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Iowa Governor Signs Law Cutting Time Allowed For Voting

Kim Reynolds
Charlie Neibergal
/
AP
Republican Gov. Kim Reynolds signed a bill into law giving Iowans less time to vote and enacting other wide-ranging changes to the state’s election procedures.

Republican Gov. Kim Reynolds signed a bill into law Monday giving Iowans less time to vote, making it harder to vote by mail, and enacting other wide-ranging changes to the state’s election procedures.

Early in-person voting and the mailing of absentee ballots will begin 20 days before Election Day, instead of 29. Mail-in ballots will be due by the time polls close, instead of being accepted nearly a week later if they were in the mail the day before Election Day. Iowa now has one of the shortest mail-in voting periods in the country.

Polls for state and federal elections will close at 8 p.m. instead of 9 p.m. on Election Day.

The new law prevents mass mailings of absentee ballot request forms in most cases, a strategy that was used by counties and the Republican secretary of state in 2020 to promote voting by mail during the pandemic.

It also bars county election officials from sending absentee ballot request forms pre-filled with voters’ personal information. The Trump campaign and Republican Party successfully sued three county auditors over this issue in 2020, resulting in tens of thousands of Iowa voters having their ballot requests thrown out.

It limits who can return a voter’s absentee ballot, allows each county to have one absentee ballot drop box, and enacts criminal penalties for county election officials who disobey state election guidance.

“It’s our duty and responsibility to protect the integrity of every election,” Reynolds said in a news release. “This legislation strengthens uniformity by providing Iowa’s election officials with consistent parameters for Election Day, absentee voting, database maintenance, as well as a clear appeals process for local county auditors. All of these additional steps promote more transparency and accountability, giving Iowans even greater confidence to cast their ballot.”

The bill passed the Iowa Legislature in late February with Republican lawmakers voting for the bill, and all Democrats voting against.

“I applaud Gov. Reynolds and legislative Republicans for showing Iowans that the GOP is listening to their concerns and defending the integrity of our states’ election system,” Republican Party of Iowa Chair Jeff Kaufmann said in a statement. “While our election systems were already strong, this bill improves upon the work Republicans did in 2017 when they passed voter ID laws.”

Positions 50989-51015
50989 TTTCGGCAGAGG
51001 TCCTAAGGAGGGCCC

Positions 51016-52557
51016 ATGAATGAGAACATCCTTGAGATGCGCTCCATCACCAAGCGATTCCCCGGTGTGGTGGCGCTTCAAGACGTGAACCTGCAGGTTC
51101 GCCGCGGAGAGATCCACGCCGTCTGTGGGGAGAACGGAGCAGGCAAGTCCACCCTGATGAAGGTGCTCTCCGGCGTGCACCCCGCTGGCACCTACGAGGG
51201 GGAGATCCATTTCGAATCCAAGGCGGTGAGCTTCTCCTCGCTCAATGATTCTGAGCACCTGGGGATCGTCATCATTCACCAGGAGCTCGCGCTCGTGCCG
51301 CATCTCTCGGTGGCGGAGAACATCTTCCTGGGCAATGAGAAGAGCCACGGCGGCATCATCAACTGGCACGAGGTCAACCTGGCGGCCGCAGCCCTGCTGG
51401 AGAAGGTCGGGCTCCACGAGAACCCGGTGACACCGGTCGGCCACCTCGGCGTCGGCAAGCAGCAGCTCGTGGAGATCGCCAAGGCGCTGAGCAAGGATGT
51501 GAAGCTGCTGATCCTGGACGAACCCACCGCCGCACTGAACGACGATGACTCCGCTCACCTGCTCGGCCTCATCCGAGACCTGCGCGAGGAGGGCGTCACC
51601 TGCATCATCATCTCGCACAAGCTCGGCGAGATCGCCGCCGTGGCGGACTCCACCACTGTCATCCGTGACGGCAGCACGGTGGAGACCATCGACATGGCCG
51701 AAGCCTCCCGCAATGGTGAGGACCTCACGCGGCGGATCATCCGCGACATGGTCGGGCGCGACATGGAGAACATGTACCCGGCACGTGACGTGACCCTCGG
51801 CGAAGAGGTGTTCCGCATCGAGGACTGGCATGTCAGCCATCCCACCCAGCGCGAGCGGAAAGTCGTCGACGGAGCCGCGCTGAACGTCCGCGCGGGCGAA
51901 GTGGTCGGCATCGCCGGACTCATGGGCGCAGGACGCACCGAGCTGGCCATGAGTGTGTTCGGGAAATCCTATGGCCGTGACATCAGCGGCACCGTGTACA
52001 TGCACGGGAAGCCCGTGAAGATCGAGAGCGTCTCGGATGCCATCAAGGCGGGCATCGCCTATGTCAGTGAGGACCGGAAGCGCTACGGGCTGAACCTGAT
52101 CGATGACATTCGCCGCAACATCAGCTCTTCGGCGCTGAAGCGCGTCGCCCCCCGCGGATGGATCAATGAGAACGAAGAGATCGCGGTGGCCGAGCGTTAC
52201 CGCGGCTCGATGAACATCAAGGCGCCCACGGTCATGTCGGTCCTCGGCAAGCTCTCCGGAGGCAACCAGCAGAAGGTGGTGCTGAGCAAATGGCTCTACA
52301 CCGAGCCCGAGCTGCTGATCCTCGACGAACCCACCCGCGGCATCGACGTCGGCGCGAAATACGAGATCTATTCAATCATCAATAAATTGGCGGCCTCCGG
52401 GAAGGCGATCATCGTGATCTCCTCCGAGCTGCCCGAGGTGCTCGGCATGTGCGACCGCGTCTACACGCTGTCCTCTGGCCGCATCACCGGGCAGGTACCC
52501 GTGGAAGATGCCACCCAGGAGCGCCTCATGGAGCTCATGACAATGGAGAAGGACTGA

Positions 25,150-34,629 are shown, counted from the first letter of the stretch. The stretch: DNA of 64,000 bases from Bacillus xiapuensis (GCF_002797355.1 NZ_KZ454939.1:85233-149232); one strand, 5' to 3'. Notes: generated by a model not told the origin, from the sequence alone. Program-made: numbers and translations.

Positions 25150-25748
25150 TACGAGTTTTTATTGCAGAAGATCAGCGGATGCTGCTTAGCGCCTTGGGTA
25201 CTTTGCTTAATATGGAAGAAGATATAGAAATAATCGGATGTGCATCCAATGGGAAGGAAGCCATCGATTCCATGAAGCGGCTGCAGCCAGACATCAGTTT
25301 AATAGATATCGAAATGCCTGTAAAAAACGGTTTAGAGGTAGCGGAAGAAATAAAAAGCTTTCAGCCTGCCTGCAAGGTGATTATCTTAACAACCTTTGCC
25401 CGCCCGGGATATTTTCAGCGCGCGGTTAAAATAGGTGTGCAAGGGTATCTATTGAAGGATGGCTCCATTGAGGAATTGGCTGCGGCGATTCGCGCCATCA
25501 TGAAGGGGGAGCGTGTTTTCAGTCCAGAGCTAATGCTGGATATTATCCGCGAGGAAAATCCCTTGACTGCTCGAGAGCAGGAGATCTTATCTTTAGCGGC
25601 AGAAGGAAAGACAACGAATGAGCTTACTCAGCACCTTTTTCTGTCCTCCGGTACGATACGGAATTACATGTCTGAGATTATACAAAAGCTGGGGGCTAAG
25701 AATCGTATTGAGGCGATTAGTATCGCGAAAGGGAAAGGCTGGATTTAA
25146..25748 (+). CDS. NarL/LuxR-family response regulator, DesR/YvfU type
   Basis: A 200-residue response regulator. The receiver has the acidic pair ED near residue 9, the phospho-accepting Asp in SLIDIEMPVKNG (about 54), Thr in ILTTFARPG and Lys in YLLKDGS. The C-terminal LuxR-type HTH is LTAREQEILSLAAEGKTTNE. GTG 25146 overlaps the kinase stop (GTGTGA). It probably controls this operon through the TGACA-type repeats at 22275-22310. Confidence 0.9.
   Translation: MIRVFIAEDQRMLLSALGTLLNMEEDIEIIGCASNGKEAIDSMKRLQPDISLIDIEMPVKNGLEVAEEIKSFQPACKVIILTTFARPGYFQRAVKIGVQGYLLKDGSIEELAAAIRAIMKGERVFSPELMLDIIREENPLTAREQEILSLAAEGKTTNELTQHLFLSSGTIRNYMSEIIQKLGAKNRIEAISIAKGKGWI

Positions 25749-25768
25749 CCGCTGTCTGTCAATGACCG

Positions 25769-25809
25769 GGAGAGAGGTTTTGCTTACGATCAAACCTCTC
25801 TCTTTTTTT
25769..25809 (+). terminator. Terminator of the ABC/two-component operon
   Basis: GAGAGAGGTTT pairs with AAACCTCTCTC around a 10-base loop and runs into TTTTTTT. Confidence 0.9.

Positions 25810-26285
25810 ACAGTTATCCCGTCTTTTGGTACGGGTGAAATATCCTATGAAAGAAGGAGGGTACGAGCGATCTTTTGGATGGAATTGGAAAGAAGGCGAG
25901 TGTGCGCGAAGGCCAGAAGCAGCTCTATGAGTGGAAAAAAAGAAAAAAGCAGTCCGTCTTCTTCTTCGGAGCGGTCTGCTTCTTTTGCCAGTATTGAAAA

In 2017, Republican lawmakers also shortened the early voting period from 40 days to 29. Under the new law, it starts 20 days before Election Day. GOP lawmakers have not argued that shortening the time allowed for voting would enhance election security.

But in expressing support for the bill, some Republicans repeated false claims about voter fraud in other states to justify the election law changes. Bill manager Rep. Bobby Kaufmann, R-Wilton, has said Iowa did not have voter fraud problems in 2020.

Iowa Democratic Party Chair Ross Wilburn, a state representative from Ames, said this is an attempt to suppress the voice of Iowans.

“Today, Kim Reynolds and Iowa Republicans have made it more difficult for Iowans, especially seniors and those with disabilities, to be part of this process and have their voices heard,” Wilburn said in a statement. “Despite Iowans and local election officials’ overwhelming opposition, Kim Reynolds and Republicans in the legislature fast-tracked these dramatic changes.”

The bipartisan organization representing Iowa’s county election officials opposed the bill, and Republican county auditors spoke out against it.

A legal challenge of the new law is expected, just as past changes like the voter ID law and previous reduction of the early voting period were challenged in court.

A post from prominent Democratic voting rights attorney Marc Elias’ Twitter account reads, “Iowa today enacted a law that does nothing other than disenfranchise voters. This shameful law will not go unchallenged in court.”